|go ahead... be a heretic|
Re: Simple search and outputby davido (Cardinal)
|on Oct 20, 2018 at 15:51 UTC||Need Help??|
In Perl you would do something like this:
If you were not constrained to use Perl you would probably do this instead:
Anywhere that comes with Perl pre-installed, you probably already have grep too. Anywhere that Perl does not come pre-installed, installing Perl takes longer than installing a few GNU tools (even on Windows there's that whole Ubuntu on Windows thing, plus many older solutions that provide essential shell tools).
Perl is useful for this kind of thing because it can be extended far beyond the simple semantics of GNU grep. But if your needs actually are simple, the simpler tool is grep. If this is a learning exercise, then definitely go down the Perl route. If it's just to get something done, consider grep, where you can read a single manpage and learn it all, versus a full featured programming language where perlintro is just the start.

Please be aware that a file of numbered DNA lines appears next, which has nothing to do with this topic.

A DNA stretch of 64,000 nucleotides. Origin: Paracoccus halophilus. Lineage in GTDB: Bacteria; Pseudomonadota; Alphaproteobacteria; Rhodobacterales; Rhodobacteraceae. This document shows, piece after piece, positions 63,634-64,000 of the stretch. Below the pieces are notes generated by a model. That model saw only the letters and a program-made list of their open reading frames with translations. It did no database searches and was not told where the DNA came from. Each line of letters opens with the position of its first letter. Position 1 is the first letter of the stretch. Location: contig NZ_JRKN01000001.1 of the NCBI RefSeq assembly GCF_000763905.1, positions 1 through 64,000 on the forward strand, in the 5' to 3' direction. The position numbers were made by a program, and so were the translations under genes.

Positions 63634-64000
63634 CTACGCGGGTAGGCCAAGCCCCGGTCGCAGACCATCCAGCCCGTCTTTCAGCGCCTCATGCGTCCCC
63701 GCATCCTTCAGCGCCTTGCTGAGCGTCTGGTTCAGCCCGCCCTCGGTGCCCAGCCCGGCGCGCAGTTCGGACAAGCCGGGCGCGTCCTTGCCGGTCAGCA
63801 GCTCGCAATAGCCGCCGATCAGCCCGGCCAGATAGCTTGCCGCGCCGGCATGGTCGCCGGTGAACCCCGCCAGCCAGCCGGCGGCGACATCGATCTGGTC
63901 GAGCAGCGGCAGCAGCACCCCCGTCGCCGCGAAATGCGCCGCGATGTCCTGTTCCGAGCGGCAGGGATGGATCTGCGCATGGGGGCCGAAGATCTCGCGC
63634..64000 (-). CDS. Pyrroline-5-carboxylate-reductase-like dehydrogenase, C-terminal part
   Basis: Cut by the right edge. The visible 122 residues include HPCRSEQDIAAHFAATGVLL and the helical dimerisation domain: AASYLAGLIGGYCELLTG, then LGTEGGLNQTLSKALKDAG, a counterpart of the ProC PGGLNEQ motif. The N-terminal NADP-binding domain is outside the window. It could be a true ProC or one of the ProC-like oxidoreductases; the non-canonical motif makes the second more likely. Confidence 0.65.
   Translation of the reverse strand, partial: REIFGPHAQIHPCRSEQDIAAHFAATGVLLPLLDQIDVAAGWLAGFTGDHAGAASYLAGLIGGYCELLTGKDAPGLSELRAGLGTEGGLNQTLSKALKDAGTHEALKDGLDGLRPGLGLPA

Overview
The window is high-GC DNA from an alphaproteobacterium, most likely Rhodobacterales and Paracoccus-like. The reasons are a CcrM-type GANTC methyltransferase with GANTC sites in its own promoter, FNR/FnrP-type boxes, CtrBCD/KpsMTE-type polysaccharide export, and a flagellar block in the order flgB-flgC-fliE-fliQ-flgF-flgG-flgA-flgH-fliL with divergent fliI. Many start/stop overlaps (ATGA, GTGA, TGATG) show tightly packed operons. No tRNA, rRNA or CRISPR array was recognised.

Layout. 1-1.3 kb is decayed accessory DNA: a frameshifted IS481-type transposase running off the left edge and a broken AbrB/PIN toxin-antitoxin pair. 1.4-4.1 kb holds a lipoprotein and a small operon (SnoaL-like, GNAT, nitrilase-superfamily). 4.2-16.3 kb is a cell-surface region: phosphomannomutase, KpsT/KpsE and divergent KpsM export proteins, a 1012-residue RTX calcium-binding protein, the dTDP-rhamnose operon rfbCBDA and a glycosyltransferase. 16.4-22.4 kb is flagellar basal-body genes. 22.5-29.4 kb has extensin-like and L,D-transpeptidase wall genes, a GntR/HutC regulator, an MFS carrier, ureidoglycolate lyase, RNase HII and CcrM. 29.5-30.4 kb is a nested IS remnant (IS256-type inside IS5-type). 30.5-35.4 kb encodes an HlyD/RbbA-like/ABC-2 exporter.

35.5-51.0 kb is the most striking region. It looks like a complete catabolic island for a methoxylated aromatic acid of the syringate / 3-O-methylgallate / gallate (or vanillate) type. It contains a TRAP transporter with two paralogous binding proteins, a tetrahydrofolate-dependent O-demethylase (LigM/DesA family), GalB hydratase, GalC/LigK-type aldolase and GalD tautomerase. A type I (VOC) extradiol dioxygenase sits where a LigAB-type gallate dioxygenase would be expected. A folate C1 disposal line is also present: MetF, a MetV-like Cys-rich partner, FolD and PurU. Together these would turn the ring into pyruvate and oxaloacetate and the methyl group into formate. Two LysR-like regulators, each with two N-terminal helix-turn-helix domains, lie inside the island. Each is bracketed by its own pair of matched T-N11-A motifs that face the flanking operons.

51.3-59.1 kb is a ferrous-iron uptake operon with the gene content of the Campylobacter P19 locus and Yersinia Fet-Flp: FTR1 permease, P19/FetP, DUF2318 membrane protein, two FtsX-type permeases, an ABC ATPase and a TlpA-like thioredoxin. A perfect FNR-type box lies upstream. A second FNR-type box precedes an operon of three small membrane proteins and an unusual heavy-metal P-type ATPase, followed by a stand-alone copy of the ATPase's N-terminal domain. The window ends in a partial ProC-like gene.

So if you do go with Perl for this, it might come in handy to learn what it is that one-liner up above is doing, and how it works. If you were to convert that one-liner to a proper script, it should look more like this:
The <> operator reads from the file presented on the commandline (found in the @ARGV array), one line at a time. If there is a line to read, the operation will have a value that makes the defined() condition true. So after there are no more lines to read, the condition becomes false and you stop looping. chomp removes the trailing newline from each line. Then you test if the line matches a pattern. If it does, you print that line out with a trailing newline.